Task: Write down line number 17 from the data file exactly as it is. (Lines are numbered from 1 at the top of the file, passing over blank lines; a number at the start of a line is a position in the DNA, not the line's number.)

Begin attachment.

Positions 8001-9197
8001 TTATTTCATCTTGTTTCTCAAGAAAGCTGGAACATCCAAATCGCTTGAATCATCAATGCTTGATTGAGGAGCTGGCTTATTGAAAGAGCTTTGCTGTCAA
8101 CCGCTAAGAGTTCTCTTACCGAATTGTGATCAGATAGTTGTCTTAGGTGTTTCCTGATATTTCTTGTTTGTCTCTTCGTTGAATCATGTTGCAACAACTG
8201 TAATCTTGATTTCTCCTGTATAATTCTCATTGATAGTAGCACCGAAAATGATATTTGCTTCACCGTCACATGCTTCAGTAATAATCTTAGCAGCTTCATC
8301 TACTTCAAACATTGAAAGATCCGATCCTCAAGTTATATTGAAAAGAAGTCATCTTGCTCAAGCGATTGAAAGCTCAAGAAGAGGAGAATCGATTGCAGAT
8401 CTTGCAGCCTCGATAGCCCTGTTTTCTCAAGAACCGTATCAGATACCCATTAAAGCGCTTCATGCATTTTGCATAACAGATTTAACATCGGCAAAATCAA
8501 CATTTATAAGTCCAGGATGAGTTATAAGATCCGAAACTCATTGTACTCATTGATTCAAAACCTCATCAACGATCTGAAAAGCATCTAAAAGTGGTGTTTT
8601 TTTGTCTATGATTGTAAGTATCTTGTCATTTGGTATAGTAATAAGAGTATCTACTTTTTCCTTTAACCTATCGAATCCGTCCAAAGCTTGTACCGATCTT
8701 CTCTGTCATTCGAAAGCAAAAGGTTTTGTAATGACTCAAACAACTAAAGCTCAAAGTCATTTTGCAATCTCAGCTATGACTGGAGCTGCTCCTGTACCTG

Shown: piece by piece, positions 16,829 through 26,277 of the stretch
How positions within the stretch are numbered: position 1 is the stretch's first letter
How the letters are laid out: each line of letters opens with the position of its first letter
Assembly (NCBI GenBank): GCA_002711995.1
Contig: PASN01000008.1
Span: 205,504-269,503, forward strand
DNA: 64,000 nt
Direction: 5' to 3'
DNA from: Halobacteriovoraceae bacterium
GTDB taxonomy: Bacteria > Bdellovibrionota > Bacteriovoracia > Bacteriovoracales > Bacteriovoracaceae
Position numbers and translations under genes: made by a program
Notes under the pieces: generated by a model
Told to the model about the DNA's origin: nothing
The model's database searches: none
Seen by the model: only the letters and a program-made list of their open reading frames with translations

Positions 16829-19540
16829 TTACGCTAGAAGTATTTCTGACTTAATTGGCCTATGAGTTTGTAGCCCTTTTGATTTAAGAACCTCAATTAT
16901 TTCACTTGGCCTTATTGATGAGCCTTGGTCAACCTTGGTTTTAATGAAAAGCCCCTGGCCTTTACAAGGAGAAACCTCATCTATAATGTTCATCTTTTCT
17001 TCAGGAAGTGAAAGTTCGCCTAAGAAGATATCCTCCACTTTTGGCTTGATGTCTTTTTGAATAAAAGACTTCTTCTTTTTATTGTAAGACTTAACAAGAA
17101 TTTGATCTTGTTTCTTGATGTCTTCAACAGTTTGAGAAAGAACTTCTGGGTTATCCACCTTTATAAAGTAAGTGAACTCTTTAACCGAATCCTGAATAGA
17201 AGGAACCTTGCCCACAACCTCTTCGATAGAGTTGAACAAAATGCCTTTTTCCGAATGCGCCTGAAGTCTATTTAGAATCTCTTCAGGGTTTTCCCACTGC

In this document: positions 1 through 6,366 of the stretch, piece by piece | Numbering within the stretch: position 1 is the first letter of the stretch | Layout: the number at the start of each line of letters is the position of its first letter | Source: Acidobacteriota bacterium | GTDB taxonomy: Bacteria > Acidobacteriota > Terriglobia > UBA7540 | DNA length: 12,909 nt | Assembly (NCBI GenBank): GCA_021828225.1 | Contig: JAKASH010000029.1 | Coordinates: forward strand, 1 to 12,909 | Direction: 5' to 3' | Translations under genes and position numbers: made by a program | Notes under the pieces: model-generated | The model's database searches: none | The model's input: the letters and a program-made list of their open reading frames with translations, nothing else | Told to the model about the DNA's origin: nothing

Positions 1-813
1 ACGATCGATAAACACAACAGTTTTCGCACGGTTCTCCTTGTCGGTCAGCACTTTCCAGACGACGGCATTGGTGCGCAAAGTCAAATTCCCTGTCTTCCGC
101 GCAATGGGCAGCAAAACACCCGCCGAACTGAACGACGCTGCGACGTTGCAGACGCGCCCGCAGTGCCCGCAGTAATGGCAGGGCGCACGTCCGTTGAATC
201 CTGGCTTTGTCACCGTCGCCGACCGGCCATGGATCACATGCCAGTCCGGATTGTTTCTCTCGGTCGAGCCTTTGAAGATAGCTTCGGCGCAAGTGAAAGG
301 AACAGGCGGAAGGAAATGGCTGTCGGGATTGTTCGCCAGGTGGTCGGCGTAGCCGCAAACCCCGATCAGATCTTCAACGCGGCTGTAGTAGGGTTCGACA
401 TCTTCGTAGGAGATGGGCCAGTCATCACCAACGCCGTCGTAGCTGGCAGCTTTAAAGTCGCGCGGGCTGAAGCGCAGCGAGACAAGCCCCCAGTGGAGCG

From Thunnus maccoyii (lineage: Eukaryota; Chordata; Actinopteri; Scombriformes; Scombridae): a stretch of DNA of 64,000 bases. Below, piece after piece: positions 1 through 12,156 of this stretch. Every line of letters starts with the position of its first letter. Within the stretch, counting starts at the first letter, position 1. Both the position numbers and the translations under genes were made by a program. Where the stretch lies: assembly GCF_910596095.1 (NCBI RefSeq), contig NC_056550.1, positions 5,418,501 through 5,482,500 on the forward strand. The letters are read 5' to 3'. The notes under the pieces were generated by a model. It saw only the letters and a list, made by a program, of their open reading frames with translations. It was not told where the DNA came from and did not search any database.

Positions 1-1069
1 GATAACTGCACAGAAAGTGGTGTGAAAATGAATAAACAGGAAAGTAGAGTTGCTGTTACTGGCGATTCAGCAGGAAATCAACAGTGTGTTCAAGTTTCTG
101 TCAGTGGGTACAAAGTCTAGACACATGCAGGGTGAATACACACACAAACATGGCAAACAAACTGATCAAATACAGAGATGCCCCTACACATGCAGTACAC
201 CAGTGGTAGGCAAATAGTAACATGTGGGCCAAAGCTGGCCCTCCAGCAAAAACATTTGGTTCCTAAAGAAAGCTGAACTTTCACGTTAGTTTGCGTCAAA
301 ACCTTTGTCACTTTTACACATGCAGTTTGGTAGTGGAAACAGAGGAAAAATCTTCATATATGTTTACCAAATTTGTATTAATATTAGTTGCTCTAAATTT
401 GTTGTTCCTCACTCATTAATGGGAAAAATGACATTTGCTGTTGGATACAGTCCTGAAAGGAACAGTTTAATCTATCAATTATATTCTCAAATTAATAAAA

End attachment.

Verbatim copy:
Direction: 5' to 3'